When I saw the premise of this book, I thought this book would be an interesting trip through how Google became one giant company that I, like millions of others, use every day for a myriad of needs.
This book i
s a not an account of how the founders grew the company, nor is it an expose on Google business secrets. Through 400 pages, the book describes this journey in not unpleasant detail. It is a refreshingly unique and non- techie/ non- geeky take on Google by a marketing guy who hit upon his mother lode with what was then yet another tech startup.
Most people know that Google is a bit special. To evolve from a two man operation in 1996 to become one of the worlds biggest companies, is some achievement. Clearly they only did this by breaking the mould in a fairly significant way. It is pretty obvious that they are different. You only have to look at their main webpage to appreciate this.
As the book explains, it is not so much what is there, but what is not there. The leading search engine in the late 1990s was Yahoo and their main page was so crammed with facts, adverts, links etc, that it was quite hard to spot the search box. Google decided early on to go in a completely different direction and keep their main page very simple. That is the way it is to this day, mimicked by the likes of Bing, imitation being the sincerest form of flattery. They have never been afraid to be different and to think outside of the box.
The author was Googles 59th hire, hence the title of the book and joined the company in 1999. He was employed to head up marketing rather than being a techie in a very tech led company. This book covers his experiences between 1999 and 2005 and is a fascinating insight into how the company was run and what made it different.
Google had a very flat management structure so everyone got involved in all aspects of the organisation and you get the inside track from Douglas Edwards on how these decisions were made. Innovation covered every aspect of Google. For example, unlike most start up internet companies, they did not go for state of the art hardware. Instead they put together a huge number of the cheapest servers they could cobble together and did not worry when some of them failed as there was always redundant capacity.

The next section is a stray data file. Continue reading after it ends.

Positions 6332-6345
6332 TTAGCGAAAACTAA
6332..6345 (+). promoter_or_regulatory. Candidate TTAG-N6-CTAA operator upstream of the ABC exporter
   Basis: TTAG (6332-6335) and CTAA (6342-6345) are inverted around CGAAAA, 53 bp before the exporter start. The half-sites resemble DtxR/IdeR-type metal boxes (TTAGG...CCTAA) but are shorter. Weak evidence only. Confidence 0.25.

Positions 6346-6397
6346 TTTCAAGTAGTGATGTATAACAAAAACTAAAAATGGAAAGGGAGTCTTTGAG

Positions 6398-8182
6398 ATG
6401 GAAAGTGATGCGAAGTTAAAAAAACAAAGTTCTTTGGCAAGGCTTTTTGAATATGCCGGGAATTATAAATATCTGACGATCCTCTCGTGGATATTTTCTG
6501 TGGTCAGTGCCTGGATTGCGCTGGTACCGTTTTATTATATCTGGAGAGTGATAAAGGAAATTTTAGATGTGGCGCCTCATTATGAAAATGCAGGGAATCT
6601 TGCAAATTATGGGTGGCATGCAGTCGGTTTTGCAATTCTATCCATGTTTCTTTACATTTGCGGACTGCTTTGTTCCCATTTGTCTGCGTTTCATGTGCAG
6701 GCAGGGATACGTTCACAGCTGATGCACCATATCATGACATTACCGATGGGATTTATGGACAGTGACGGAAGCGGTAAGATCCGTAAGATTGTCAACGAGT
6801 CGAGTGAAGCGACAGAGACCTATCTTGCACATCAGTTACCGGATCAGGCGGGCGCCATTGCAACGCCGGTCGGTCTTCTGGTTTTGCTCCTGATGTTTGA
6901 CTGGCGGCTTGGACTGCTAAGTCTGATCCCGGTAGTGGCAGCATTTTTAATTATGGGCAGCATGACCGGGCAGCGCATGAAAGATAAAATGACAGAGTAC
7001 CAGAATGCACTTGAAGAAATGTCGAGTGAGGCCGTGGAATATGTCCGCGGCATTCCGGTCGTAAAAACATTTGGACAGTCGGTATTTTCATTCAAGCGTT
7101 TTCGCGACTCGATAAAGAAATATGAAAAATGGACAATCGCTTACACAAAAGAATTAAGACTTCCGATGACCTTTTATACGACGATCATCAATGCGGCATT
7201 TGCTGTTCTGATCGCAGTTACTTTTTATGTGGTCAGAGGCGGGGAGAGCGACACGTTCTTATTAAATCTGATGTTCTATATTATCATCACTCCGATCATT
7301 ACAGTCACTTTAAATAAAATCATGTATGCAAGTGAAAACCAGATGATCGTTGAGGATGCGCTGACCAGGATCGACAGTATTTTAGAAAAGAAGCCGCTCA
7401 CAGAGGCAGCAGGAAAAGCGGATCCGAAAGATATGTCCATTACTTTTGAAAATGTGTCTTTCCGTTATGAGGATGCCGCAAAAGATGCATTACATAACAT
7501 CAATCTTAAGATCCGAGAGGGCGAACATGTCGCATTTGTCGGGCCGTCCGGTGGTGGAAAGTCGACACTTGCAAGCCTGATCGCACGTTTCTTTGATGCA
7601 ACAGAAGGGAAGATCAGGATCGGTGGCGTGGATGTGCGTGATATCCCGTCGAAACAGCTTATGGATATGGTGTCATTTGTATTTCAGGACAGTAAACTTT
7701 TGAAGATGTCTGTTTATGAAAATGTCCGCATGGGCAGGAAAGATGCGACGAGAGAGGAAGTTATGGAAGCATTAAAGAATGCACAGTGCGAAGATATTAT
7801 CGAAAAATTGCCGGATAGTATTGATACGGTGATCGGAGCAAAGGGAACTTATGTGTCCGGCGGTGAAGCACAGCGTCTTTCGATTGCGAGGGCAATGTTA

They relied on viral marketing rather than a huge ad campaign which was very innovative as most internet startups at that time spent fortunes on advertising. To begin with they had no idea how they were going to make money, but had supreme confidence that money would follow success.
There are some moments when it seems that Edwards just wrote this book to rant about some girl named Marissa; however, even those moments often come off entertaining due to the engaging style of writing.
Everyone has a Marissa in their life and while she tends to drive us crazy, in this case the author at least gives us some appreciation for her strengths. It seems that everyone at Google has strengths. When a company starts out with smart people and has a policy of not hiring anyone who isnalt39t at least as smart as you are… well, things can escalate pretty quickly.
I think this is an interesting read for anyone but it certainly helps to put what is being discussed in perspective and to appreciate the depth of the innovation if you have a smattering of knowledge about the main business drivers for Google which are principally technology and marketing. Basically the company started off with a neat idea to rank search results more logically than anyone else was doing and then exploited the difference superbly.
This should be required reading on any business management course – it demonstrates that an entrepreneur should not be afraid of turning perceived wisdom on its head and trying something different.
There is some amount of technology covered here but more of the Dummies style where the author assumes the reader knows nothing. There is also a fish out of water element pervasive throughout the book